The Rodgers and Hammerstein musical The Sound of Music marked the culmination of creativity by the team that wrote Oklahoma!, Carousel, South Pacific, and The King and I.
It also marked the end of an era. In a sense, it was released at the
pre-dawn of the Sixtiesnot the numeric decade we call the “1960s,” but
the cultural one, the Age of Aquarius, LSD, Woodstock and the Kent State
The musical was already a smash hit on Broadway and
London’s West End years before director Robert Wise agreed to helm the
big screen version. It was shot in 1964 on sound stages in Century City,
California, and on location in and around Salzburg, Austria. The
musical on which it is based was the last project by Oscar Hammerstein
II who, after a career of co-writing an astounding 850 songs, died of
cancer shortly after the show’s 1959 Broadway debut. His last creation
was the ballad “Edelweis”.
The first half of the (numeric) 1960s
was marked by relative stability and what might be called American
cultural gentility. The assassination in 1963 of President John Kennedy
was a world-rocking exception to the rule, providing as it did a kind of
dark prophecy of the social vicissitudes that would roil the country in
the decade to come.
Movie content provides a lens through which
to see the shift from communitarian concord to anti-authoritarian
animusnot that all traditions and authorities were respected before
1965 and not that the post-1965 world had no gentility. And by movie
content I don’t just mean what the movies “are about.” I mean what they
presuppose and how they were critically rewarded as artifacts of show
business. Here’s a snapshot of the movies that won Academy Awards for
Best Film in the 1960s, before and after The Sound of Music:
1960: The Apartment
1961: West Side Story
1962: Lawrence of Arabia
1963: Tom Jones
1964: My Fair Lady
1965: The Sound of Music
1966: Man For All Seasons
1967: The Heat of the Night
1969: Midnight Cowboy
out of ten musicals got the Best Picture Oscarunthinkable in any
decade since (with the exception of Chicago, in 2002). The year 1967 saw the first mainstream softcore porn film,
the made-in-Sweden-born-in-the-USA I Am Curious (Yellow) that features, incongruously enough, Rev. Martin Luther King, Jr. That same year, the first nude musical debuted on Broadway, Hair: The American Tribal Love-Rock Musical.
next year, 1968, saw the Tet Offensive in Vietnam, galloping protests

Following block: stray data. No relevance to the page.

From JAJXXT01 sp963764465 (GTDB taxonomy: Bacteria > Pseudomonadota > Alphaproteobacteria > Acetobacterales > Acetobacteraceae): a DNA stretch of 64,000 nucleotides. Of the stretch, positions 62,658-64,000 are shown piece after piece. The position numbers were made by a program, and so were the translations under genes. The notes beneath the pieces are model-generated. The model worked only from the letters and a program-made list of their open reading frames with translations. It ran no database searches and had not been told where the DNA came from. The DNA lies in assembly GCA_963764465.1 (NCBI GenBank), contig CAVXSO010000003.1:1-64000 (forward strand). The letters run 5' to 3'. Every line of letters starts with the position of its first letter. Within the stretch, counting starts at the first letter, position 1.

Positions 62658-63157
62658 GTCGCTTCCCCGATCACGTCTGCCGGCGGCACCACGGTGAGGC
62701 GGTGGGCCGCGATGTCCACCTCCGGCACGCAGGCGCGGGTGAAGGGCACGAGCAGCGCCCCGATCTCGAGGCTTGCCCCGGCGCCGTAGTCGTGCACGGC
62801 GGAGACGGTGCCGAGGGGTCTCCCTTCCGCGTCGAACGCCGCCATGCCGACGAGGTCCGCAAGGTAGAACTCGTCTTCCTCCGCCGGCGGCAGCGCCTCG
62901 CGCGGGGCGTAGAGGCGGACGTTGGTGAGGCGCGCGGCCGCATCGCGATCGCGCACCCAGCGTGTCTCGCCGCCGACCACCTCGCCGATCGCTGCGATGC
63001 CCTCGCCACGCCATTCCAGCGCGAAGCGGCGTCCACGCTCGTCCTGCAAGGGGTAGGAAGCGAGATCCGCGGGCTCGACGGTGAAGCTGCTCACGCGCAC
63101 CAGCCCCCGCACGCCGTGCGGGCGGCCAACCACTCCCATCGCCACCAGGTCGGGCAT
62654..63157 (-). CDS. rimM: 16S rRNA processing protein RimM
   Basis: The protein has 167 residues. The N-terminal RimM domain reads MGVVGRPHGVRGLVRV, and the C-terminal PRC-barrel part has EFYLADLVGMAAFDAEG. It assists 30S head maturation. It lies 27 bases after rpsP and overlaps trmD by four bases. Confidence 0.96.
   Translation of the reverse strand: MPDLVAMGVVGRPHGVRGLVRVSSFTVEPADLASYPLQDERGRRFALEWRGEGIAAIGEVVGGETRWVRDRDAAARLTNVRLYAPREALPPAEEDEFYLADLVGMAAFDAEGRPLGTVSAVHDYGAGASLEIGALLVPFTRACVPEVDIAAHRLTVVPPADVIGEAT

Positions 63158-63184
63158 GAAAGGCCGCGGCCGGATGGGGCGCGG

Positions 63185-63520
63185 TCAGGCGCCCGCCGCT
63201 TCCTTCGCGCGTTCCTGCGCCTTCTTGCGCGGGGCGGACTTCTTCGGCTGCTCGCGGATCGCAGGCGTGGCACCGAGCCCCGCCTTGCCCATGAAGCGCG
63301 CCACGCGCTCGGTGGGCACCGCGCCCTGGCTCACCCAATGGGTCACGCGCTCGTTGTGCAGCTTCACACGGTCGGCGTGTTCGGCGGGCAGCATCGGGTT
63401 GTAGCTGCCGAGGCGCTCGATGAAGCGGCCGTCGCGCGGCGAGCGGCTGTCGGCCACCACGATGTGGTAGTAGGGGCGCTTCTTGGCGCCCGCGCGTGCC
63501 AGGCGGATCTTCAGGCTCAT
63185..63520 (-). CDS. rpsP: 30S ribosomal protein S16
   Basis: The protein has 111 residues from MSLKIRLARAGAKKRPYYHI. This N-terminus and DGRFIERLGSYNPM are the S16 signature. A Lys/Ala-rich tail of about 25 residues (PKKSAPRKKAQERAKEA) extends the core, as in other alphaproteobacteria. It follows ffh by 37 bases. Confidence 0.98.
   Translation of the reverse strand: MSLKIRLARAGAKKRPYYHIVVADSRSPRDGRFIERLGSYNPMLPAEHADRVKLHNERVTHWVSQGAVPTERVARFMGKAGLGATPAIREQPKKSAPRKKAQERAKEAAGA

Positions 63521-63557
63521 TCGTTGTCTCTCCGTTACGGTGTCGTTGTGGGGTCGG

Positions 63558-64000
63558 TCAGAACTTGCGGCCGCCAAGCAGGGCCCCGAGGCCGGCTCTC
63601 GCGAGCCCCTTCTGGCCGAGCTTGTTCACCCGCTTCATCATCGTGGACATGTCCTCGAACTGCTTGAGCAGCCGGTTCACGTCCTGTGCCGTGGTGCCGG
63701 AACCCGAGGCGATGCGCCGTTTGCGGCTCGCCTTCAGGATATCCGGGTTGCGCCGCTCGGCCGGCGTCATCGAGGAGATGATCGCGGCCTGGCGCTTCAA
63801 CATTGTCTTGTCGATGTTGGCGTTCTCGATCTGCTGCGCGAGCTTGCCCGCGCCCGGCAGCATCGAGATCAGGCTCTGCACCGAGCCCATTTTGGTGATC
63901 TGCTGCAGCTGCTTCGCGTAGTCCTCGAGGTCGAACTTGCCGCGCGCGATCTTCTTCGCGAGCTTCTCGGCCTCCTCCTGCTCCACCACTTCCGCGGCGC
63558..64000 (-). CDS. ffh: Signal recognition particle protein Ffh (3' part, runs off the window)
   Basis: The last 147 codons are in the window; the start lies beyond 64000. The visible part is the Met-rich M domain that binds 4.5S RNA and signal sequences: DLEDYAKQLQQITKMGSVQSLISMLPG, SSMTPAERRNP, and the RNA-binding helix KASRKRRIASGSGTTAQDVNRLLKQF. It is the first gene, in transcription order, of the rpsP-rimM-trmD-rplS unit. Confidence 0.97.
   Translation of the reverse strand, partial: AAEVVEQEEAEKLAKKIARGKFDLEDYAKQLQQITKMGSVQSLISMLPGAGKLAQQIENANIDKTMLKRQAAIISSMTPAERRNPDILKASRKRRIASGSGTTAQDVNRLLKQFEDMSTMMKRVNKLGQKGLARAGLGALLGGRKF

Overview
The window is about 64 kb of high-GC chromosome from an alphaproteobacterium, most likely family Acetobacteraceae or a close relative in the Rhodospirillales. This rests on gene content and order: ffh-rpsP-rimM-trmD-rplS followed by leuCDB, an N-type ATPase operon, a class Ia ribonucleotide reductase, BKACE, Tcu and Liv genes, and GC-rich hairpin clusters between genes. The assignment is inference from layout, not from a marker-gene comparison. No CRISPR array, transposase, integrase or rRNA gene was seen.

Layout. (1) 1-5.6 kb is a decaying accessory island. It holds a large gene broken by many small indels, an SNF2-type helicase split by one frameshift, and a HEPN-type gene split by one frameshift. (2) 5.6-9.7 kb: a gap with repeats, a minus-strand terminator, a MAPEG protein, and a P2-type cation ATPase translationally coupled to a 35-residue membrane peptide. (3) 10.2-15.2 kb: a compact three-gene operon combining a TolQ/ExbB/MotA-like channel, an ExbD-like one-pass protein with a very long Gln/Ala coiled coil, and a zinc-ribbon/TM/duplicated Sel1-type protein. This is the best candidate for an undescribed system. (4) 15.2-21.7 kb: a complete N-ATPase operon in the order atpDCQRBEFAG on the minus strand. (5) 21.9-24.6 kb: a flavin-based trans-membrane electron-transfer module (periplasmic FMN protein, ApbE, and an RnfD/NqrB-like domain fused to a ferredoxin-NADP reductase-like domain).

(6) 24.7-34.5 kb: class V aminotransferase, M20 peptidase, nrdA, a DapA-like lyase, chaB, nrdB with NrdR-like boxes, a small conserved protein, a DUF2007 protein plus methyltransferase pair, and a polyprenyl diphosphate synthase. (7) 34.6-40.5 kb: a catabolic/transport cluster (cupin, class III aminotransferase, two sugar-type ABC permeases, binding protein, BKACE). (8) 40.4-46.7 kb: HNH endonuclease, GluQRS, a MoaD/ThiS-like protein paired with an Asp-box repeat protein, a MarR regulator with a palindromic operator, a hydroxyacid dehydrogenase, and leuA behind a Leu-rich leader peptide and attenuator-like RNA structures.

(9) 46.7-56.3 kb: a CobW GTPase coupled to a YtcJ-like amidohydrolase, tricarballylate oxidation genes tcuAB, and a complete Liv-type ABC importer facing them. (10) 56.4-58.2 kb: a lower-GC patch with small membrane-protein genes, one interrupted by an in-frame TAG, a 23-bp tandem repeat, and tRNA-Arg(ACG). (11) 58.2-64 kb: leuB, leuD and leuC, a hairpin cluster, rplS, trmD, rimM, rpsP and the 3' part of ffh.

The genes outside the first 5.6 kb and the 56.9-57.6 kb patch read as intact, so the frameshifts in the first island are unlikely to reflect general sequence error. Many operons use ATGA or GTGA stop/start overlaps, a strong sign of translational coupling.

on college campuses, the murders of Martin Luther King, Jr, and Robert
Kennedy, the student uprisings in France, and the wide rejection of the
ancient Christian sexual ethic (Humanae Vitae). No wonder historian Paul Johnson called it “the year of America’s suicide attempt.”
year after that, 1969, fully nudity made its debut in Playboy. By 1972,
a major Hollywood star (a certain Marlon Brando) acted out a sodomy
scene in Bernardo Bertolucci’s tiresome Last Tango In Paris. The new modus operandi in Hollywood was to push hard on that envelope and to let the prudes worry about the consequences.
Looking back, The Sound of Music
was, to cite one of its lyrics, a last drop of a golden sun that was
about to set on an age of innocence. The year of its release marked the
end of the Second Vatican Council, during which time the Catholic world
(anticipated in a gauzy kind of way in the film itself) was roiled by
tectonic shifts within its walls. Old certainties faded, new
uncertainties brightened. The only available constant was change.
Just as the events of the film (based on the autobiography The Story of the Trapp Family Singers by
Maria von Trapp) occur during the pause prior to the Nazi Anschluss of
Austria, the film itself appeared immediately prior to a different but
no less ominous form of Anschluss: the cultural annexation by the
tie-dyed, peace-sign waving salesmen of the sexual revolution and all
its pomps and all its works, like “free” “love,” drug experimentation,
sticking it to The Manall the Dionysian excesses spawned in the second
half of the 1960s.
Blissfully unaware of the cultural explosions just around the corner, The Sound of Music was not a herald of things to come, but the double-bolting of a door against an Americana of yesteryear.
1966, a nominal Catholic named Jack Valenti became president of the
Motion Picture Association of America (M.P.A.A.) and promptly shuttered
the doors of the so-called Breen Office, formerly called the Hays
Production Code. The Code was essentially a list of Don’ts and Be
Carefuls that oversaw Hollywood movie content from the early 1930s,
devoutly backed by the Catholic Legion of Decencythe work of which, it